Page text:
Prolific hacker Craig Heffner, who has a particular interest in hacking embedded devices, has recently documented the existence of a command injection bug in the firmware of D-Link’s DIR-890L router. He then discovered that the same bug was flagged in the DIR-645 by another researcher and patched by D-Link earlier this year.
Four days later, D-Link issued the same patch for DIR-890L (they are identical), and Heffner decided to see whether it works. He claims that it doesn’t.
“Although I focused on command injection in my previous post, this patch addresses multiple security bugs, all of which stem from the use of strstr to validate the HNAP SOAPAction header: use of unauthenticated user data in a call to system (command injection); use of unauthenticated user data in a call to sprintf (stack overflow); and unauthenticated users can execute privileged HNAP actions,” says Heffner, adding that D-Link was clearly aware of all three attack vectors, as it acknowledged them in their security advisories.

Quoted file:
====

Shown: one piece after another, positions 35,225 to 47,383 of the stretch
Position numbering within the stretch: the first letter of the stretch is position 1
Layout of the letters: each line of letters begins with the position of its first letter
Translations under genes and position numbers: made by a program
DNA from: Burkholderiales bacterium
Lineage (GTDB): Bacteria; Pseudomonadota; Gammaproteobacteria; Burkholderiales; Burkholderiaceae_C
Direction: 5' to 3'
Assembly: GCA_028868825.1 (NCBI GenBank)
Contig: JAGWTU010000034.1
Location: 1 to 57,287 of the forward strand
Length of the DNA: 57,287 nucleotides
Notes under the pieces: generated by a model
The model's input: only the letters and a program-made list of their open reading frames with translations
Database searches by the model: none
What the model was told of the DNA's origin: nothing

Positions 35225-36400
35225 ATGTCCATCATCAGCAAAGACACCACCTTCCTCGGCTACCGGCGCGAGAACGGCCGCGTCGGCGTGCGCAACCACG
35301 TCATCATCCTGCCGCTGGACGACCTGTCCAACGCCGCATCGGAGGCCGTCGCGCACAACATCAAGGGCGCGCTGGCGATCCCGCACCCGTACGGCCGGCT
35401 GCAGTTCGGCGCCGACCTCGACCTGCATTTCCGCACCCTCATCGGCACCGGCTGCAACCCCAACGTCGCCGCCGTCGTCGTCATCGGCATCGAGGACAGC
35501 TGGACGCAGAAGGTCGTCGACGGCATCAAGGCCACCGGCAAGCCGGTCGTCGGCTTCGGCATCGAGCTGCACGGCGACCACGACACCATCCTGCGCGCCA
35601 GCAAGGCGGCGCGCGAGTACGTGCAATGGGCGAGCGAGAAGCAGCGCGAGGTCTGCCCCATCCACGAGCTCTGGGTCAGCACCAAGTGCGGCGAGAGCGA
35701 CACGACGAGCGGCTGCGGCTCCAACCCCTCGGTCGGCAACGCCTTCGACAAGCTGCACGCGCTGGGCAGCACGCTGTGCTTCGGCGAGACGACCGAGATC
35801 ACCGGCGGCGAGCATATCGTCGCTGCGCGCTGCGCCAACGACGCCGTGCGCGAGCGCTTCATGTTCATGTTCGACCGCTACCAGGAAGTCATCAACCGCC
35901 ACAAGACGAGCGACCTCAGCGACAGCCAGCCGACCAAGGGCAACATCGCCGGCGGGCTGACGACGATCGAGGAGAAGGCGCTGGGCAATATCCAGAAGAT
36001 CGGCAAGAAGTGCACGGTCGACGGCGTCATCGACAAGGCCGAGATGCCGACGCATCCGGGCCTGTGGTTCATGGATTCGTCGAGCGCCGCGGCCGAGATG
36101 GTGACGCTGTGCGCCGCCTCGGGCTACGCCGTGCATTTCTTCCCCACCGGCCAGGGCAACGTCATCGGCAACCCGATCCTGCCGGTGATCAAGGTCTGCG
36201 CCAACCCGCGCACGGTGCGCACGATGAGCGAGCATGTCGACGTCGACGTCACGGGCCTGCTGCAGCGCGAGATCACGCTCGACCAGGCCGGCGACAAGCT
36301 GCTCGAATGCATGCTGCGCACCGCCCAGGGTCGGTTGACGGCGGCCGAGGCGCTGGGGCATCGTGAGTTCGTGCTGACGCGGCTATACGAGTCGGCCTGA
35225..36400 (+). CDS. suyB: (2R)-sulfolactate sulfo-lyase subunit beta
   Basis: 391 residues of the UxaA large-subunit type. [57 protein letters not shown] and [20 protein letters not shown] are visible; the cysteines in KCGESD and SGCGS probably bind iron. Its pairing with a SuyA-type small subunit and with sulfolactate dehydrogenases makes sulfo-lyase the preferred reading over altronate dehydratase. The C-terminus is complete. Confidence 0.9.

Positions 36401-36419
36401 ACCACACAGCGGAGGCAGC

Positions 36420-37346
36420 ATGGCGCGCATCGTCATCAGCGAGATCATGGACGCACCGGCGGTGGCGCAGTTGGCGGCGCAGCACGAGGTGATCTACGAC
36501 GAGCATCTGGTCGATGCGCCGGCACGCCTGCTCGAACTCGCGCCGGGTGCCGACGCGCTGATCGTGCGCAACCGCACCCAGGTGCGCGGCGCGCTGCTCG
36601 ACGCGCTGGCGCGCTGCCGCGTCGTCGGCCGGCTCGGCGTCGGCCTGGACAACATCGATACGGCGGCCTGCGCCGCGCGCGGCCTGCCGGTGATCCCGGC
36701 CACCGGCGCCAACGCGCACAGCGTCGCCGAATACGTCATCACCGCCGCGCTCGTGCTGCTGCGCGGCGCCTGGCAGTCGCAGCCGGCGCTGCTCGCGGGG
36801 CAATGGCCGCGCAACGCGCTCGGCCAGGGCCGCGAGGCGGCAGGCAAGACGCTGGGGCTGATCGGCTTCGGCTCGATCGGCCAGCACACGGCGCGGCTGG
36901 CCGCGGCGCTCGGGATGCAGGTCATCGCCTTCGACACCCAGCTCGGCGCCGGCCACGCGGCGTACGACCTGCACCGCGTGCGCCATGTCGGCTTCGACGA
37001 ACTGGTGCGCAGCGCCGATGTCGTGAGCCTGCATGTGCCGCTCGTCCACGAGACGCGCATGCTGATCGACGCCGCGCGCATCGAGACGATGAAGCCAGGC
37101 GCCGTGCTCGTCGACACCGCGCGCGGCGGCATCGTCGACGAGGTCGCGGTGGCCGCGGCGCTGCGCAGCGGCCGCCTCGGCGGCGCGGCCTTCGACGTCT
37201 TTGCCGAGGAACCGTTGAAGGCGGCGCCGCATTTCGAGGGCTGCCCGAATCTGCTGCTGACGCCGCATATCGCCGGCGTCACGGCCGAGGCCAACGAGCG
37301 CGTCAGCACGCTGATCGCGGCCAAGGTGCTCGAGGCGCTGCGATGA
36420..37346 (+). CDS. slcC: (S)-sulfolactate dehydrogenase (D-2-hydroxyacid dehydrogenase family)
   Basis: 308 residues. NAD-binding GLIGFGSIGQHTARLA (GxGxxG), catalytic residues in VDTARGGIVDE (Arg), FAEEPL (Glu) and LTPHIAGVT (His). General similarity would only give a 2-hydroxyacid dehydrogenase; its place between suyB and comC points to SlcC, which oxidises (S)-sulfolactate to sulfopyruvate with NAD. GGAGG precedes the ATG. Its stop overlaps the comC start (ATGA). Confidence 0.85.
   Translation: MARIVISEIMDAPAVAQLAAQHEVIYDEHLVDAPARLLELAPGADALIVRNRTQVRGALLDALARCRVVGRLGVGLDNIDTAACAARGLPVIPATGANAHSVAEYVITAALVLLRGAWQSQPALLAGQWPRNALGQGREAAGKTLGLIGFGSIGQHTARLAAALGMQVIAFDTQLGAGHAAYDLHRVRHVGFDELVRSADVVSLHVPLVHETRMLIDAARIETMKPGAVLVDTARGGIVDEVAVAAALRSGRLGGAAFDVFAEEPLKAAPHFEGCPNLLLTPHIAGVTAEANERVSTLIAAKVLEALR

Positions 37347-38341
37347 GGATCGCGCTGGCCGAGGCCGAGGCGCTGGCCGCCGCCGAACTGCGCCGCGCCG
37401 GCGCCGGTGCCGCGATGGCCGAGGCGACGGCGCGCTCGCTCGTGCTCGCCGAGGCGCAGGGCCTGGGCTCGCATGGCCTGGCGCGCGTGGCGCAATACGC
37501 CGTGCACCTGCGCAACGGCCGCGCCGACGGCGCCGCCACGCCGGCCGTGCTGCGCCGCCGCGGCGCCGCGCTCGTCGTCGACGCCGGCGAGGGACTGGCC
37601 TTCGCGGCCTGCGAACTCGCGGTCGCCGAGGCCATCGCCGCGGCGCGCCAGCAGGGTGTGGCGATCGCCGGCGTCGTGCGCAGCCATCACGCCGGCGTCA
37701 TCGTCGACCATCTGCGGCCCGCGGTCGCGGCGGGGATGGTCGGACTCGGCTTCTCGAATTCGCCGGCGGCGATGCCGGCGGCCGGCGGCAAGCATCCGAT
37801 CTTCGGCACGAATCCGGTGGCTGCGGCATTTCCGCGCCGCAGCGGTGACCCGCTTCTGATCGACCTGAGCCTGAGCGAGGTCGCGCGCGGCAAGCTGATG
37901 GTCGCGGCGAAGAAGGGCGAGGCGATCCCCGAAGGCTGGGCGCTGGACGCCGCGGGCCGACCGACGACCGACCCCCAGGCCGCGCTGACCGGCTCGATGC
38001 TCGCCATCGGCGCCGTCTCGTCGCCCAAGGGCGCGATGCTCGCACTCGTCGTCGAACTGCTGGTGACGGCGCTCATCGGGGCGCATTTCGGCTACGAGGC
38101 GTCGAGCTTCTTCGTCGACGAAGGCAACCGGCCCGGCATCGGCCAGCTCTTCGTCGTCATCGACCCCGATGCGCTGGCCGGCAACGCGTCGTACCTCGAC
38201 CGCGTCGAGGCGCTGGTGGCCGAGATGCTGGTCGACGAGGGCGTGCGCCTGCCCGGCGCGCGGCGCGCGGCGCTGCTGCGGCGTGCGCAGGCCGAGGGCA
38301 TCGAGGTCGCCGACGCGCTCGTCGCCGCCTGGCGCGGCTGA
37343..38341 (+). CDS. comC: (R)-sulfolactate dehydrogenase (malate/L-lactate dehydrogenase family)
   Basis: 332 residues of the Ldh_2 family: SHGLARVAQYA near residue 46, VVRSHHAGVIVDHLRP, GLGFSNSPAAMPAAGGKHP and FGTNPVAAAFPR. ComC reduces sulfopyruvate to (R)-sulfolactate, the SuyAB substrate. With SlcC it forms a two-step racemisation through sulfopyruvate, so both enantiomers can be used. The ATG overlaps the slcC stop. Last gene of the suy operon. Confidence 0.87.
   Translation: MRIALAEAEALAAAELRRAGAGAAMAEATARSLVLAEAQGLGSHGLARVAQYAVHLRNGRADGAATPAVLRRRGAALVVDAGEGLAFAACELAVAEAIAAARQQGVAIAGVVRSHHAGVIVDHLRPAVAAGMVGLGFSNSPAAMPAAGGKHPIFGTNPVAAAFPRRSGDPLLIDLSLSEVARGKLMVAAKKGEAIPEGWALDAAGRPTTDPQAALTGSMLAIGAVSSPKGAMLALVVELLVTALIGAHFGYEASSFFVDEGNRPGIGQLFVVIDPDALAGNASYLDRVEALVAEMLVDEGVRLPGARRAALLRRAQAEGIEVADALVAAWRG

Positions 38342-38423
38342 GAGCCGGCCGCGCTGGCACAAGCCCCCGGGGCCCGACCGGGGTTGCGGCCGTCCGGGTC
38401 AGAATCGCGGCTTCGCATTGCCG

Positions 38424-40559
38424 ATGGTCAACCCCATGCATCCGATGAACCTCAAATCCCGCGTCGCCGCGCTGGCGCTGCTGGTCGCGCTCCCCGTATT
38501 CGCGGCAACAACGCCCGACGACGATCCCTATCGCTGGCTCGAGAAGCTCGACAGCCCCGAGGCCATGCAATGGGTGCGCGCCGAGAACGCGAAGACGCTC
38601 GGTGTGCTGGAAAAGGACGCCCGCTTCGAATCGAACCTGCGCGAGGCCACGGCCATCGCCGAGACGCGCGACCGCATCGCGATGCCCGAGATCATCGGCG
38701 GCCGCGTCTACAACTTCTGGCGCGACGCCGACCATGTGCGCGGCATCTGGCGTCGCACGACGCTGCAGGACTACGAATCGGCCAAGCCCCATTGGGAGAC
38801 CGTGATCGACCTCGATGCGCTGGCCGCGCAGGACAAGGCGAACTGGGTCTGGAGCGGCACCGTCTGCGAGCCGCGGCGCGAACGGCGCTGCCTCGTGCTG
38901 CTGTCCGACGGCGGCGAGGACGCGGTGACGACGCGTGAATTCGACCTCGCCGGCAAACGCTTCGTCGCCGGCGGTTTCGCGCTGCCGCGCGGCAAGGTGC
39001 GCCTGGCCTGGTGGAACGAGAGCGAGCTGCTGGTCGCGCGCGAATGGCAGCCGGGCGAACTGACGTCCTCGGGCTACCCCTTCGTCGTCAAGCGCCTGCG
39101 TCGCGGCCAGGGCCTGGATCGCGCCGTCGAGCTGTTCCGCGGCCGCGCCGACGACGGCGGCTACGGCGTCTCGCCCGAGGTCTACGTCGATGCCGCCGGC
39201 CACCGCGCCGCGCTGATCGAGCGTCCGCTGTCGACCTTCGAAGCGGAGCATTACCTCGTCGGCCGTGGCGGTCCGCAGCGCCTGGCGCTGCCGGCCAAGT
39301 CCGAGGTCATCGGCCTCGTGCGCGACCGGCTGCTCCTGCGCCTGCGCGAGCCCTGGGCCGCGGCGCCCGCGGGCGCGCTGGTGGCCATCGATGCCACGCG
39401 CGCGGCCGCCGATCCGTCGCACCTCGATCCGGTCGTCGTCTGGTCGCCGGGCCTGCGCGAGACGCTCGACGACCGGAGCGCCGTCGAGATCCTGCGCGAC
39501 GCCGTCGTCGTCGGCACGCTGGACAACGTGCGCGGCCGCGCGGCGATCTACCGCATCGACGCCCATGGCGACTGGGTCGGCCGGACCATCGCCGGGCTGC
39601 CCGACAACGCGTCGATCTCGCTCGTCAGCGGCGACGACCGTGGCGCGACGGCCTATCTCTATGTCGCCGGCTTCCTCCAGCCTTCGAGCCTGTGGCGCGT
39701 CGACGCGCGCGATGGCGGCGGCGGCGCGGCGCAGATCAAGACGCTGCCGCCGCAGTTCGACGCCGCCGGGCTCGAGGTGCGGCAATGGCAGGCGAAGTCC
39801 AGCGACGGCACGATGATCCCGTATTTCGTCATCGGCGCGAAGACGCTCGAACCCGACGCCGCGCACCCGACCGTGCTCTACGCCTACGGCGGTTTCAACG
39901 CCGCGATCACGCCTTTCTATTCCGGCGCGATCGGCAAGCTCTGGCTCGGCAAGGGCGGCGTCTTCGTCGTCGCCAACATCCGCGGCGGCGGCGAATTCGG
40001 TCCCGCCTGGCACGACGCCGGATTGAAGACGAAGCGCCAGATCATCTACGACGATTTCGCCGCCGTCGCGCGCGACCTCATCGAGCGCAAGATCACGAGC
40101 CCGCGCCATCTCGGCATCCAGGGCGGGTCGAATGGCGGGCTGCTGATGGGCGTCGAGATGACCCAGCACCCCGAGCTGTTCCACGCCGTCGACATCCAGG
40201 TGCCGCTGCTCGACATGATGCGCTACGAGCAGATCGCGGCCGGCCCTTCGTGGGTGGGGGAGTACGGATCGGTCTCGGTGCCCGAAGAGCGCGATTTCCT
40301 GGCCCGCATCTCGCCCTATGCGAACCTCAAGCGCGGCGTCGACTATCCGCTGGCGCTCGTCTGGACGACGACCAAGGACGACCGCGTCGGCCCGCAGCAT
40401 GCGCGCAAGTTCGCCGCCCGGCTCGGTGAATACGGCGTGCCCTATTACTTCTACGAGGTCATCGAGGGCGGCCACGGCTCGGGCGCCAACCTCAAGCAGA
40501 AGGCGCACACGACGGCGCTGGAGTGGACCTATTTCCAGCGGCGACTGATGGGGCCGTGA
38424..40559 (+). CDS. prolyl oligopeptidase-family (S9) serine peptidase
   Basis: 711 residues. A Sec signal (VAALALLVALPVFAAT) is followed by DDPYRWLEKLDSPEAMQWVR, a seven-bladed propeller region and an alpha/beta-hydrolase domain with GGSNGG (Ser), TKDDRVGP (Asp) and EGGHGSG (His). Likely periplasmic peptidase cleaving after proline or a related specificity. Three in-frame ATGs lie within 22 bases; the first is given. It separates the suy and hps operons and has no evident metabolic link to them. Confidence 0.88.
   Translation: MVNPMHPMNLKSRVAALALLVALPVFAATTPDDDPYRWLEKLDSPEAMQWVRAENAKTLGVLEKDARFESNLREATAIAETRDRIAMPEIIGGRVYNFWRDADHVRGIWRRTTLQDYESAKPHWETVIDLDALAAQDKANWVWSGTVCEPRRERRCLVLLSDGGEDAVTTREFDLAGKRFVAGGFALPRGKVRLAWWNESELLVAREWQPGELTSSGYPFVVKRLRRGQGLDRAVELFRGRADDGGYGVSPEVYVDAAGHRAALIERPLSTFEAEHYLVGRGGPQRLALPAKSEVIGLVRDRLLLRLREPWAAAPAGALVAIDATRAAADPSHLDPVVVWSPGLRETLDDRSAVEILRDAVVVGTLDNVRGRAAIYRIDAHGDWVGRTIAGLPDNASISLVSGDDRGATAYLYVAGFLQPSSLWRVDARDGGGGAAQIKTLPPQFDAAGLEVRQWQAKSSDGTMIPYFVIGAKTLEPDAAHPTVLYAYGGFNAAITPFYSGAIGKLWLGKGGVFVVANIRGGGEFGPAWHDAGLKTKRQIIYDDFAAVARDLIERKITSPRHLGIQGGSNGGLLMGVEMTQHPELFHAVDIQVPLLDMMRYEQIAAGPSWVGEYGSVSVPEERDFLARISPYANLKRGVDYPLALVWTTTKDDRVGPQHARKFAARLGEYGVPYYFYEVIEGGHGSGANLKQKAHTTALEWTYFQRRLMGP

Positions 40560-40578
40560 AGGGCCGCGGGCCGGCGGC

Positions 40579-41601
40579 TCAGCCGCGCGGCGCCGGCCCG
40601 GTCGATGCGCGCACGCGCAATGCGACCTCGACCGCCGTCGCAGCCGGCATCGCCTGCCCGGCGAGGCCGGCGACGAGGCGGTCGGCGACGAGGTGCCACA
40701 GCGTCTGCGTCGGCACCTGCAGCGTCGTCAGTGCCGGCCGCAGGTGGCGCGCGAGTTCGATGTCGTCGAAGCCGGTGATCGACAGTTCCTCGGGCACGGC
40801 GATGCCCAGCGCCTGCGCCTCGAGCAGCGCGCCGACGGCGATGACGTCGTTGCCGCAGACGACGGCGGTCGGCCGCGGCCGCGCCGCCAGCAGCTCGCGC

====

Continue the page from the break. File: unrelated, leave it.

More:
“Their fix to all these fundamental problems is to use the access function to verify that the SOAPAction is a valid, expected action by ensuring that the file /etc/templates/hnap/
“But here’s the kicker: this patch does nothing to prevent unauthenticated users from executing completely valid administrative HNAP actions, because all it does is ensure that the HNAP action is valid. That’s right, their patch doesn’t even address all the bugs listed in their own security advisory!”
D-Link is yet to comment on this claim.